The people of Ecuador are rising up to refound their country as a pluri-national homeland for all. This inspiring movement, with Ecuador's indigenous peoples at its heart, is part of the revolution spreading across the Americas, laying the groundwork for a new, fairer, world. Ecuador Rising aims to bring news and analysis of events unfolding in Ecuador to english speakers.

Tuesday, December 16, 2008

Ecuador’s Patino Declines to Say If Government Bought Back Debt

By Karla Palomo and Lester Pimentel

Dec. 12 (Bloomberg) -- Ecuadorean Policy Minister Ricardo Patino said he doesn’t know if the government bought back debt in recent weeks.

Quito-based newspaper El Comercio reported yesterday that the government repurchased $680 million of bonds after they sunk below 30 cents on the dollar following President Rafael Correa’s decision last month to withhold a $30.6 million interest payment. El Comercio cited “sources” it didn’t name for the information.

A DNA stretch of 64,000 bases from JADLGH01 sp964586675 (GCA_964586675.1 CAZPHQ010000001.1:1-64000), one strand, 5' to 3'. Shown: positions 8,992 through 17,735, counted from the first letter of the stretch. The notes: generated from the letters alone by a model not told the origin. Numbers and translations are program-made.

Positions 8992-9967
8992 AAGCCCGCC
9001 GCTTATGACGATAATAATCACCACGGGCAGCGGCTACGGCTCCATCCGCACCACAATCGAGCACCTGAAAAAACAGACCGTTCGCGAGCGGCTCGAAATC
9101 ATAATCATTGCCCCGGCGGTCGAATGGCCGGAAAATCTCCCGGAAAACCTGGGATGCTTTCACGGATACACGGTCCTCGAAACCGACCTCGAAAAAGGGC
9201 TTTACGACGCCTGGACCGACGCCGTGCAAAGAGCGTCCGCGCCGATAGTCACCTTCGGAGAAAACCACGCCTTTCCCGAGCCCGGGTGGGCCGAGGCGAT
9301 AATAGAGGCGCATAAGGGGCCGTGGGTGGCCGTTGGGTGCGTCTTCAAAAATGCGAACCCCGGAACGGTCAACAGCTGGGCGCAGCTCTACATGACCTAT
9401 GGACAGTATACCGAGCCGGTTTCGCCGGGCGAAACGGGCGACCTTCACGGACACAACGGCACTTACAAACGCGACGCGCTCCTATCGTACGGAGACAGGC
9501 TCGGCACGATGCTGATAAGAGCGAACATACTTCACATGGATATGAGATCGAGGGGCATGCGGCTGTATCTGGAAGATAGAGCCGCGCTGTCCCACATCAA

“I don’t know; it’s not my field,” Patino said in a Bloomberg Television interview in New York today. Patino, who served as Correa’s first finance minister last year, headed a government-created debt-auditing commission that said in a report in November that much of the country’s $10 billion of foreign debt is “illegal” and “illegitimate.”

Correa held back the interest payment on the 12 percent notes maturing in 2012, invoking a 30-day grace period that expires Dec. 15 to determine whether to pay the bonds. Patino said in Quito on Dec. 2 that Correa would decide on the payment by tomorrow.

“The decision on whether to pay is in the president’s hands,” Patino said today. “He has a menu of options.”

The 2012 bonds rose 1 cent on the dollar today to 32 cents, pushing the yield down 1.54 percentage points to 57.08 percent, according to JPMorgan Chase & Co. The bonds sank to as low as 14 cents last month.

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